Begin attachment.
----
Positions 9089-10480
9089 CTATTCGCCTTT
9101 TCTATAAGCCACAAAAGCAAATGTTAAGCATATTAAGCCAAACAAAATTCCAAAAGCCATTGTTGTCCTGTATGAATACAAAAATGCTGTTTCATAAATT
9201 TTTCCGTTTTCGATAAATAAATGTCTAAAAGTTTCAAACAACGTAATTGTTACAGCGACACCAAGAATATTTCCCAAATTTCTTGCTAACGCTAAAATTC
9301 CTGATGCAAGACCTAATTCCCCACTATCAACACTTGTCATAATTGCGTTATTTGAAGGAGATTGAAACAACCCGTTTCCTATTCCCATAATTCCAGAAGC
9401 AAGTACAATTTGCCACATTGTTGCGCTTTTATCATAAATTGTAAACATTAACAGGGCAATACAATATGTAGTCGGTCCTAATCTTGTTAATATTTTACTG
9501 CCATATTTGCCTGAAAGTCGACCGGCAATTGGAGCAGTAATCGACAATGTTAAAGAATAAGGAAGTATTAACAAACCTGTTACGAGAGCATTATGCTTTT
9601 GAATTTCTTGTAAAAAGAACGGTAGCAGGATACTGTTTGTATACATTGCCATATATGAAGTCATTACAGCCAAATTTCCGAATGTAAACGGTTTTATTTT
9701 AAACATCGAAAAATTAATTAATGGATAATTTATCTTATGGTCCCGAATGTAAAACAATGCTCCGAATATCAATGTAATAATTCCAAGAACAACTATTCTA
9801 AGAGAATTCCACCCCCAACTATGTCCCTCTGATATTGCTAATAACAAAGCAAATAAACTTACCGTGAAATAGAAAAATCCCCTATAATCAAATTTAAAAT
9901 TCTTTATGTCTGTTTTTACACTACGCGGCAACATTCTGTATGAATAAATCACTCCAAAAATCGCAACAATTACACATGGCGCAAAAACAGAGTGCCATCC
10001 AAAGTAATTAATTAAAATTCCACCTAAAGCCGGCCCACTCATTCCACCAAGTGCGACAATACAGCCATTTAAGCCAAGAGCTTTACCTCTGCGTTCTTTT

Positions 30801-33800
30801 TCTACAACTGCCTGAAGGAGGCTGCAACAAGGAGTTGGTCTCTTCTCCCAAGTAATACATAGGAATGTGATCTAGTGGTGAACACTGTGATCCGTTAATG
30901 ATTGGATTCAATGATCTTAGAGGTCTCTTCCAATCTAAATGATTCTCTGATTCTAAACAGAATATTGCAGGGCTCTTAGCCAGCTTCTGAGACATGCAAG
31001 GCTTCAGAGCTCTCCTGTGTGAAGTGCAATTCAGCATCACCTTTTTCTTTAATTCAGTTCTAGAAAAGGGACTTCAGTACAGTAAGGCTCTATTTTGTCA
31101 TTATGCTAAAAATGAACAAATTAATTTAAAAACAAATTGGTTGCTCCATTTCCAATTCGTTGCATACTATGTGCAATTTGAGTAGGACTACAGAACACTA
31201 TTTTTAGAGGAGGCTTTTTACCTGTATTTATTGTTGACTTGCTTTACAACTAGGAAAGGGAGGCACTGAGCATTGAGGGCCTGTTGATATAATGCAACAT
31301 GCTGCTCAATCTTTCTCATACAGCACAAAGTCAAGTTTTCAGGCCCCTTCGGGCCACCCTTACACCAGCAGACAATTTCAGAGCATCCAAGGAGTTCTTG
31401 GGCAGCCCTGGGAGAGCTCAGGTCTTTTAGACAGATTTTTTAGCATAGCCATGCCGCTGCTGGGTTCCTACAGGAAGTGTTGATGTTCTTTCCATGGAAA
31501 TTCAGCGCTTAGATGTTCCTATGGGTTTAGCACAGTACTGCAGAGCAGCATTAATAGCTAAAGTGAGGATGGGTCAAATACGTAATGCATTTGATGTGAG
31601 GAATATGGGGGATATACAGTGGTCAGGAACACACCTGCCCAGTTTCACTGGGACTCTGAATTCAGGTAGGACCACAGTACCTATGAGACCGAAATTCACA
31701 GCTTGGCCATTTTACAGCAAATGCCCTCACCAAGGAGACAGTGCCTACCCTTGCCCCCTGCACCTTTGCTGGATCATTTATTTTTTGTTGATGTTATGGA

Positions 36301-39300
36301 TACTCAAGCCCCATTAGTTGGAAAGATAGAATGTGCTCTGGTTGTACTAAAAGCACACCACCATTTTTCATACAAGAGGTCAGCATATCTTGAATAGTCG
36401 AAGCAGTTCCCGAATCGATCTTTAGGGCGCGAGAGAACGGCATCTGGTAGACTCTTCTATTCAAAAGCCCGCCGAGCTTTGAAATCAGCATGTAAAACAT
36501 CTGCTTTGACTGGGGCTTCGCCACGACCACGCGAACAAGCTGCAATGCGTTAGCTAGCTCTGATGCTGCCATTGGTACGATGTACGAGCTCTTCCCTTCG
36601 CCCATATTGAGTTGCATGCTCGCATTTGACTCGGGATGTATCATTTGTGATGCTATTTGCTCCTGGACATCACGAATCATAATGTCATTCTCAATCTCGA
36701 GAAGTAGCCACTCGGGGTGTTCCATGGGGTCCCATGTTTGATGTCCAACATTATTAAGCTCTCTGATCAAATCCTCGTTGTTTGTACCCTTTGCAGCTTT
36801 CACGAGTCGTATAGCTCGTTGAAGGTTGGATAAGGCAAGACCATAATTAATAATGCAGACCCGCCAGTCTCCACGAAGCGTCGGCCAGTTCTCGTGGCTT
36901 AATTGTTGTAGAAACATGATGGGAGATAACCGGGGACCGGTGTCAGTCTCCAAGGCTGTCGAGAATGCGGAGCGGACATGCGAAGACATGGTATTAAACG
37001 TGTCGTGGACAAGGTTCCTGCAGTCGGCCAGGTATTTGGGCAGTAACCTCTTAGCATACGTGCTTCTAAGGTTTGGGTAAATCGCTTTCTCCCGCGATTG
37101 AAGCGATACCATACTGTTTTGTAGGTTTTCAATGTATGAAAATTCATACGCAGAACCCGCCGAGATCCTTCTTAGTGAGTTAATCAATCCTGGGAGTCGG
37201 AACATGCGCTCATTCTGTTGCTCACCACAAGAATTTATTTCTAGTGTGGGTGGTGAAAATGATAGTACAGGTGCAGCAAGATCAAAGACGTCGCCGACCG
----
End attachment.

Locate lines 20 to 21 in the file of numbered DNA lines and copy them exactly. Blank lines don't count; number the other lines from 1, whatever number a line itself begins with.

31401 GGCAGCCCTGGGAGAGCTCAGGTCTTTTAGACAGATTTTTTAGCATAGCCATGCCGCTGCTGGGTTCCTACAGGAAGTGTTGATGTTCTTTCCATGGAAA
31501 TTCAGCGCTTAGATGTTCCTATGGGTTTAGCACAGTACTGCAGAGCAGCATTAATAGCTAAAGTGAGGATGGGTCAAATACGTAATGCATTTGATGTGAG